Phil Alden Robinson (Screenwriter Field of Dreams) at the hearings against film colorization held in Los Angeles in January 1990 before the U.S. House of Representatives.
“When we begin to write a motion picture, life stops. We write for months and months, draft after draft, and then when we’re finally done…we re-write for months and months; changing, questioning, doubting, discovering, experimenting, honing, throwing things out and putting things back. After about ten or twelve drafts, we put a title page on it that says First Draft. We think it’s pretty good. We show it to a friend who tells us it stinks. We know he’s right. So we do six or eight more drafts and put a new title page on it. It still says First Draft.
After a few more of those we finally get the nerve to turn one in to the studio. The read it. Pretty soon, we get to enjoy the helpful suggestions of studio executives who may or may not have a clue what we’re trying to do…. So we do five or six more drafts, slap on a title page that says Second Draft and turn it in. Now the suggestions come not just from studio executives, but from their assistants, their friends, their mothers, their friends’ mothers, and their children. Actually the children give pretty good notes.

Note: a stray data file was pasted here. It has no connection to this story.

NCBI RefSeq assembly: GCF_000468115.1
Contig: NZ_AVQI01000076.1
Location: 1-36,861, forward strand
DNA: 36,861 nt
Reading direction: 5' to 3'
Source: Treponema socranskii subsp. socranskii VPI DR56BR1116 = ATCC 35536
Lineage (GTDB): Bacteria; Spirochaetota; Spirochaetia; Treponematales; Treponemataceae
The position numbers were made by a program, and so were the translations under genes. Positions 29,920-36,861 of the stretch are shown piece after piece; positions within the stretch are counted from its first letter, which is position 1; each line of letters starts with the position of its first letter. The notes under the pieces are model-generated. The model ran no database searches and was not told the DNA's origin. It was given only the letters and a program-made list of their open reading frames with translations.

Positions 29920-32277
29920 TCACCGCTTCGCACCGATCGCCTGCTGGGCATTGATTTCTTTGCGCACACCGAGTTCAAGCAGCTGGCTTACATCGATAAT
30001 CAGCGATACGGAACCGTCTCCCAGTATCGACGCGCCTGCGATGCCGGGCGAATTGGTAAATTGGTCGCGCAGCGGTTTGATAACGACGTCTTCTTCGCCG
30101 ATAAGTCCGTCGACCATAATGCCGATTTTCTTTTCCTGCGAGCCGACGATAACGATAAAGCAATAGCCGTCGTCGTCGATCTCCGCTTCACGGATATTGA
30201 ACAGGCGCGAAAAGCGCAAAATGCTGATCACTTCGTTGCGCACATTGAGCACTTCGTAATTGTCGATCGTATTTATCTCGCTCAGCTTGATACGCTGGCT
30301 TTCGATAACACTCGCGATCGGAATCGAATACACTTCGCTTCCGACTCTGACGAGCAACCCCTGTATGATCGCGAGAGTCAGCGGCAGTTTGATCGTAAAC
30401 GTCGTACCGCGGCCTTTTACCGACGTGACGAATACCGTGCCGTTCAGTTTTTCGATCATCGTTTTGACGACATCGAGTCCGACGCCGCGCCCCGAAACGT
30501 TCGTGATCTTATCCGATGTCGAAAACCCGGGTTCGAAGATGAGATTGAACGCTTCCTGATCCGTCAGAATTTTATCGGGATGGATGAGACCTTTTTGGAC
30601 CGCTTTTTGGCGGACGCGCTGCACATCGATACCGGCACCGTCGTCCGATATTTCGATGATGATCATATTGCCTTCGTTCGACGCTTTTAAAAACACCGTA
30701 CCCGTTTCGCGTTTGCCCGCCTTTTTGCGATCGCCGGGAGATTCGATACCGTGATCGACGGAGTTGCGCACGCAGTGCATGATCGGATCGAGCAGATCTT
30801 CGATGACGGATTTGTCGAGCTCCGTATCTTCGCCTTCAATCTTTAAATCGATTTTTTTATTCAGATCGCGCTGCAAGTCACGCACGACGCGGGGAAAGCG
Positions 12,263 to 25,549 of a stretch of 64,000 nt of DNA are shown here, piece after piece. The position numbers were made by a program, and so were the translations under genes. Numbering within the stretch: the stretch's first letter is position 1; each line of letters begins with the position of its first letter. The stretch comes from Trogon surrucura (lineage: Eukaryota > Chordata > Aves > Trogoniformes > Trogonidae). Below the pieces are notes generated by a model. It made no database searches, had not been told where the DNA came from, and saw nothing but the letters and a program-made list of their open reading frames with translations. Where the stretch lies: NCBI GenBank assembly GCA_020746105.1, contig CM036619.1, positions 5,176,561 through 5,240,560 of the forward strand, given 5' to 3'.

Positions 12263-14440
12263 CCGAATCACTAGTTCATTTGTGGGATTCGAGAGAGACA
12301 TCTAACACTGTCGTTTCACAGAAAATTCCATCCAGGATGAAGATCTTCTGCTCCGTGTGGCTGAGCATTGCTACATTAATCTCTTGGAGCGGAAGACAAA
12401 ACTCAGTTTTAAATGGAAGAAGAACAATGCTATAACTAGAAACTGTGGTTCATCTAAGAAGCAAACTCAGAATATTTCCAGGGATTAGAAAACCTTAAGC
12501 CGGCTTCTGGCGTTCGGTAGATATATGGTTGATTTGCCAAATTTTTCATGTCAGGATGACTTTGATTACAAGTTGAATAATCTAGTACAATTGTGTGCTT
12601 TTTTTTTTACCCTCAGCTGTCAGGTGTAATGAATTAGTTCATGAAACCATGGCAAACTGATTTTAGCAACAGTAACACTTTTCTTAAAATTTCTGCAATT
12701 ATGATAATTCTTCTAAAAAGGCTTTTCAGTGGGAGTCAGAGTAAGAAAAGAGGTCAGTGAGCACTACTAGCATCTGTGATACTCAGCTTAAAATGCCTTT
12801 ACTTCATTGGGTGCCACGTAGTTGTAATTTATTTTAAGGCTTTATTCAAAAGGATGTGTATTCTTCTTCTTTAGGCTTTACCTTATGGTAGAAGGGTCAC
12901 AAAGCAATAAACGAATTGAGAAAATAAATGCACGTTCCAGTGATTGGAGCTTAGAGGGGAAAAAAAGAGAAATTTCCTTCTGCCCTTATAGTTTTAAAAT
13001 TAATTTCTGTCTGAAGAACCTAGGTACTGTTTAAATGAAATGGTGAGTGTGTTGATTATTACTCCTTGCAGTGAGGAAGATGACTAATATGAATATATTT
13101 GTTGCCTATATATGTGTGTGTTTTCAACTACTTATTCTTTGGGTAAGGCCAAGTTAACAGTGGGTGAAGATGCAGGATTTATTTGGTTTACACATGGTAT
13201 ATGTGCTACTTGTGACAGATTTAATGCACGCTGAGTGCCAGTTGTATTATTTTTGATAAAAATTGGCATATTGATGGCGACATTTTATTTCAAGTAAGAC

After a long time, if we’re really, really lucky, we then get notes from a director who may have a completely different vision of the movie…from actors who feel that their character wouldn’t say this or do that…we find that scenes we labored over for months cannot be filmed, or are completely changed during production, or are cut out entirely during editing….and yet we endure all of this. We endure it for one reason-it’s not the money, and it’s certainly not the glamour; it’s for that slim wisp of hope that at the end of all the pain and angst and self-doubt and pride swallowing and politicking and fighting and accommodating and tap dancing and seven-day weeks and fourteen-hour days and sleepless nights-that at the end of it all-after years of all that- a MOVIE is made, a movie that somehow miraculously reflects that original vision you had long, long ago sitting by yourself with the blank piece of paper.
And maybe all over America and all over the world people will sit in dark rooms and watch something that existed only in your head. And they’ll be moved, or entertained, or enlightened, or touched…and a part of it will stay with them and become a piece of their memories, a piece of their life. And this movie that you imagined, and that is the product of so many people working so hard for so long, this movie that against all odds turned out pretty good, this movie that bears your name, will outlive you. You will have succeeded in leaving something behind with the power to touch people. Something that says I was here. And I tried. And this is what I did when I was here…to have even a chance of accomplishing that is the prime reason we create.”